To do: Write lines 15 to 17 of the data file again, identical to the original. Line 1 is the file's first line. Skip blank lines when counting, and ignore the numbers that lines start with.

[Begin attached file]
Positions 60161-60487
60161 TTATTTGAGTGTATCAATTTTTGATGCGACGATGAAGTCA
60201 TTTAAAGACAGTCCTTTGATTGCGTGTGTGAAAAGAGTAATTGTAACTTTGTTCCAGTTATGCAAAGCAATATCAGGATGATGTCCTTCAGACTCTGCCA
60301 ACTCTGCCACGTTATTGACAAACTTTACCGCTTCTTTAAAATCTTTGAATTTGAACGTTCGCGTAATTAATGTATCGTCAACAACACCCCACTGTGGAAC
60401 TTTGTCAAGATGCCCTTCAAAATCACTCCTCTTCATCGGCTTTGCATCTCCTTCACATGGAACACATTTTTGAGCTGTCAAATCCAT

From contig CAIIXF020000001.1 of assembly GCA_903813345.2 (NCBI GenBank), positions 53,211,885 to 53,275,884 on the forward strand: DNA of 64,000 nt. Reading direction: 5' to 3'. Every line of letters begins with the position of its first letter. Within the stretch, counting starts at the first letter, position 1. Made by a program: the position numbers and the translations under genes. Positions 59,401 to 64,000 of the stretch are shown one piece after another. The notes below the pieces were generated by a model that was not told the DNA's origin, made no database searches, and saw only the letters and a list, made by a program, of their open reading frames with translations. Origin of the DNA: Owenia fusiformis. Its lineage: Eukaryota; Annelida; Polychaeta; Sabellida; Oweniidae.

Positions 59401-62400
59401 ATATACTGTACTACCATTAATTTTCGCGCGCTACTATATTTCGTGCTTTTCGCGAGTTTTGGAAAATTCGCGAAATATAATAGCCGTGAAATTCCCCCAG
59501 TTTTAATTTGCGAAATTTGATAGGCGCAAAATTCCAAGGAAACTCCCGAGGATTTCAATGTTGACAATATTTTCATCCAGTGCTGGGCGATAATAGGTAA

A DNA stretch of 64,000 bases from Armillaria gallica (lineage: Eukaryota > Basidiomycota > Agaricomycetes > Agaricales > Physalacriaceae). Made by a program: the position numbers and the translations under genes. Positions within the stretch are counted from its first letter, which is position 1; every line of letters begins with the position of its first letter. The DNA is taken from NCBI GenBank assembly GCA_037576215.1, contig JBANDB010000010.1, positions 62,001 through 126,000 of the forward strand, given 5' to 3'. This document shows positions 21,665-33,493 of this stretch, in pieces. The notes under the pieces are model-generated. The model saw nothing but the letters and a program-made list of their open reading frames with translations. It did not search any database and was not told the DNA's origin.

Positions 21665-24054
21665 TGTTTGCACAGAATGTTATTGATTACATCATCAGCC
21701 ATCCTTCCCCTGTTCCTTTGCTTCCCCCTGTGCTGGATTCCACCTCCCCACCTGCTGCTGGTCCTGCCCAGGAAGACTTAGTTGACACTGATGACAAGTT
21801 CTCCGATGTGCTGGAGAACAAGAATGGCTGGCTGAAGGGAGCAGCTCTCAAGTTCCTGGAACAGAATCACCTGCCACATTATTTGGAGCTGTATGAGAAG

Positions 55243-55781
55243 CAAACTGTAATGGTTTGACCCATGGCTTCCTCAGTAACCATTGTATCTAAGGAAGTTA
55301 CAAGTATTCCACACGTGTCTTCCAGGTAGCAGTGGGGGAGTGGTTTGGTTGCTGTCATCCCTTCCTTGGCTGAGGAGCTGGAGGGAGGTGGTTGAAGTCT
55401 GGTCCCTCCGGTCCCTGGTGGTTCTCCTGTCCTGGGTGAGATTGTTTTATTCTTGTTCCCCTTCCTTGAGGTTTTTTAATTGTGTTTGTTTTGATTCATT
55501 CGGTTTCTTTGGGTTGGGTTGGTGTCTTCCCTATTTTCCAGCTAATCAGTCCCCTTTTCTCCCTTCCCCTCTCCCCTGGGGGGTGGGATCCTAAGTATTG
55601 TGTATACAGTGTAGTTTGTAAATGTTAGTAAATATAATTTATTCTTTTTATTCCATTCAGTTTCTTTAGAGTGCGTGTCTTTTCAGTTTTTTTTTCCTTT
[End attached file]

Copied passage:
Positions 55243-55781
55243 CAAACTGTAATGGTTTGACCCATGGCTTCCTCAGTAACCATTGTATCTAAGGAAGTTA
55301 CAAGTATTCCACACGTGTCTTCCAGGTAGCAGTGGGGGAGTGGTTTGGTTGCTGTCATCCCTTCCTTGGCTGAGGAGCTGGAGGGAGGTGGTTGAAGTCT